The Treasury has published new regulations designed to introduce a competitive regulatory and tax regime for insurance linked securities (ILS), which includes corporation tax exemptions to ensure that UK gets a share of this rapidly growing market
Insurance linked securities, sometimes known as catastrophe bonds, allow insurance and reinsurance firms to transfer risk to the capital markets when insuring against extreme risks, such as earthquakes and hurricanes.
Over $80bn (£61bn) of insurance linked securities have been issued to date, with over $10bn (£7.6bn) issued in 2017 alone, and research suggests it could reach an estimated $87bn (£67bn) by 2019.
The regulations will be laid before Parliament after summer recess and will come into force in the autumn of this year, and follow on from a consultation which closed in January.
They set out how to establish special vehicles to issue insurance linked securities, the legal framework, and the associated tax treatment.
The Treasury says that during the consultation process it became clear that subjecting the core insurance risk transformation activity carried on by the qualifying transformer vehicle (QTV) to corporation tax would result in an uncompetitive tax treatment, making it unlikely insurance linked securities vehicles would establish themselves in the UK.
Therefore, the government has decided that the insurance risk transformation activity of the QTV should not be subject to corporation tax. Furthermore, it was clear from the consultation that imposing a withholding tax on payments of interest made by the QTV would also make the UK less competitive than jurisdictions where insurance special purpose vehicles (ISPVs) are already established.
In the UK there is already no requirement to withhold tax on dividend payments, while a number of exemptions apply to withholding tax on interest payments. The government’s proposal here is to fully exempt from withholding tax debt and equity payments made from an ISPV to investors.
The government’s proposed approach therefore means that UK investors would be taxed as normal on their investment income, with overseas investors taxed according to the regime in their home country.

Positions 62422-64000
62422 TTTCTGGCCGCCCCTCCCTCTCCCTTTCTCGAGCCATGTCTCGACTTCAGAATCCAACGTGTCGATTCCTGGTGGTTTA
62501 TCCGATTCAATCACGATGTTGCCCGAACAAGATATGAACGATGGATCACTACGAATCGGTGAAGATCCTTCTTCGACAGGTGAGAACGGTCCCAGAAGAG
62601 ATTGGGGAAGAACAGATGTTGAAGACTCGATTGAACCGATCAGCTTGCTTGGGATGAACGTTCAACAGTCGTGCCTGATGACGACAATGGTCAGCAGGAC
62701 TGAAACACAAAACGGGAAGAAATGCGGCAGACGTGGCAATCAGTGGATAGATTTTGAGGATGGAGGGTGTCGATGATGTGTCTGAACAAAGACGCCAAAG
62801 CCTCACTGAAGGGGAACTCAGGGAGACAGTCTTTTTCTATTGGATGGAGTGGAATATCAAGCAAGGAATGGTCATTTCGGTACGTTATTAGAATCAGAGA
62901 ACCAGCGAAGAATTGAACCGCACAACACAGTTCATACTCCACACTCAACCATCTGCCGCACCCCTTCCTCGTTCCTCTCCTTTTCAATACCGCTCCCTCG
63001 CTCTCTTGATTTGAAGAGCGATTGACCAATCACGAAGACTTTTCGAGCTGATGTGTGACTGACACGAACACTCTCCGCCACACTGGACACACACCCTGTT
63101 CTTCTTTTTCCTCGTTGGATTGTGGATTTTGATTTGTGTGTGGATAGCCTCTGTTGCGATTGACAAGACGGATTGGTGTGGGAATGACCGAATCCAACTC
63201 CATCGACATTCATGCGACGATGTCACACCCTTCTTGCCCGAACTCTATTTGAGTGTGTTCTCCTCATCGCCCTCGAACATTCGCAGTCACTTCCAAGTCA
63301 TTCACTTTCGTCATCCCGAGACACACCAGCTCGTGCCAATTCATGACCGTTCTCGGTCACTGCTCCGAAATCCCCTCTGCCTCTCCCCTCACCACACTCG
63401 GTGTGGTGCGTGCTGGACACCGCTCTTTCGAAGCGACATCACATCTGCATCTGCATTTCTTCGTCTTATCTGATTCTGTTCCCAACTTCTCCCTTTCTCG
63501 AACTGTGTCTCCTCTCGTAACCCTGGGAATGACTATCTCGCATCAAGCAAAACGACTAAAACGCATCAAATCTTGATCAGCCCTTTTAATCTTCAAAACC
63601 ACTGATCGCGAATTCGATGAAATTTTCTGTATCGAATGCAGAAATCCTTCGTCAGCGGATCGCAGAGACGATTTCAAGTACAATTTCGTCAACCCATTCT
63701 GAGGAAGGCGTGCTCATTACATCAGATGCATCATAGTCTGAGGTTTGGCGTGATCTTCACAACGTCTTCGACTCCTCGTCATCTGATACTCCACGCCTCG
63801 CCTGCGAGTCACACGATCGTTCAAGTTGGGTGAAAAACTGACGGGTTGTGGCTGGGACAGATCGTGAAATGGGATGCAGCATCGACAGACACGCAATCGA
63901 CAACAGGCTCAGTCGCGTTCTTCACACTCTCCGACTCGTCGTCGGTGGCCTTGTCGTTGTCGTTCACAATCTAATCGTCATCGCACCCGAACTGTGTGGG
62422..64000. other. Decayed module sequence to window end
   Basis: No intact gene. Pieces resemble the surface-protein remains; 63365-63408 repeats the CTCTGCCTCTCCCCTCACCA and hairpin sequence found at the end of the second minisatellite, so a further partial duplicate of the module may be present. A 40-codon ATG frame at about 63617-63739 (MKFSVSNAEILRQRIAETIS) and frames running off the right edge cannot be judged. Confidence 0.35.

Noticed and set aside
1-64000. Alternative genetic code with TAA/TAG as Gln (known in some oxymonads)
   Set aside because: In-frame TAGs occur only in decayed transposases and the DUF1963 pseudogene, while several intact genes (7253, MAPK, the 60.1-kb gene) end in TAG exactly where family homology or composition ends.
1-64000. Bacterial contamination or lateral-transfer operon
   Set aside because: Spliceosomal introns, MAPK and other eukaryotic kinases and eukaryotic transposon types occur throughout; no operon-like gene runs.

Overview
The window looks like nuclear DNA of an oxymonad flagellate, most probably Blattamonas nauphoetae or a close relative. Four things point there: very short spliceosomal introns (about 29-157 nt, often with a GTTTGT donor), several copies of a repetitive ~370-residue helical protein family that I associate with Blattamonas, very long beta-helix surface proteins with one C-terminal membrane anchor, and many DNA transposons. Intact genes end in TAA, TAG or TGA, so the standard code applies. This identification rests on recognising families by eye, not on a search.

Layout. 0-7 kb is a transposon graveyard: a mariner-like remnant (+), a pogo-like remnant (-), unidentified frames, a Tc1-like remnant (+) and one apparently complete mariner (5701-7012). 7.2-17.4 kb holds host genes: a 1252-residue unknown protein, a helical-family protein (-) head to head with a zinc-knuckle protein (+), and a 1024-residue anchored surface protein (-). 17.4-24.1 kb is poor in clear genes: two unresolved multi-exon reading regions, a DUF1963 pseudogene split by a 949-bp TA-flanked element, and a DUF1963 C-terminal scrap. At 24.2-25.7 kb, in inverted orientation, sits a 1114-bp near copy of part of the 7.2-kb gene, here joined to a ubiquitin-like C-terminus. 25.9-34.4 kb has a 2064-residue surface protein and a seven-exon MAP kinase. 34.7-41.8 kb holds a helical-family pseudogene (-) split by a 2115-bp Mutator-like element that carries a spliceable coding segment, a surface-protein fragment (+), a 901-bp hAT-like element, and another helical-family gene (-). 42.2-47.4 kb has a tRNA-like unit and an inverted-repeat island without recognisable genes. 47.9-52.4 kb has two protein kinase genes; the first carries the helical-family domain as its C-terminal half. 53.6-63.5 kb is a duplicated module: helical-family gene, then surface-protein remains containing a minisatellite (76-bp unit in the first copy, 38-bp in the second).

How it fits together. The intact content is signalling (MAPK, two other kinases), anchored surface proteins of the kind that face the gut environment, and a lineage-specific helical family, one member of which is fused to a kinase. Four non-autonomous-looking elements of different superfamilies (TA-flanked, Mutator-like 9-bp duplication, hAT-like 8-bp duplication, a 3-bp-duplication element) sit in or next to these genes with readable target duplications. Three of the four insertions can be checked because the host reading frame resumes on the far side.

The tax treatment is strictly limited to QTVs and is contingent on regulatory rules being met and authorisation from the Prudential Regulation Authority (PRA) and the Financial Conduct Authority (FCA). The Treasury says the tax treatment under the regime will be fully switched off if a QTV is used to secure a tax advantage for any person.
Responses to the consultant have resulted in several other changes to the tax regime for insurance linked securities. The period allowed for distribution of assets from a QTV has been extended from 30 days to 90 days from the date on which all liabilities under the contract have been satisfied.
The condition providing for the tax treatment to be switched off if investors connected to the undertaking from which the risk was assumed held 10% or more of the securities issued by the QTV has been removed. The Treasury has also revised the approach to breaches of compliance, to ensure that the tax treatment is switched off only for most serious matters, such as penalties incurred for a return submitted with a deliberate inaccuracy or higher level penalties charged because of repeated failure to submit a return on time.
Stephen Barclay, economic secretary to the Treasury, said: ‘This new bespoke regime for Insurance Linked Securities will ensure the UK remains the most competitive insurance and reinsurance hub in the world.
‘This global business is evolving rapidly and we are determined to make sure we’re part of this evolution.’
Regulations implementing a new regulatory and tax framework for Insurance Linked Securities: response to the consultation is here.
The Risk Transformation (Tax) Regulations 2017 are here.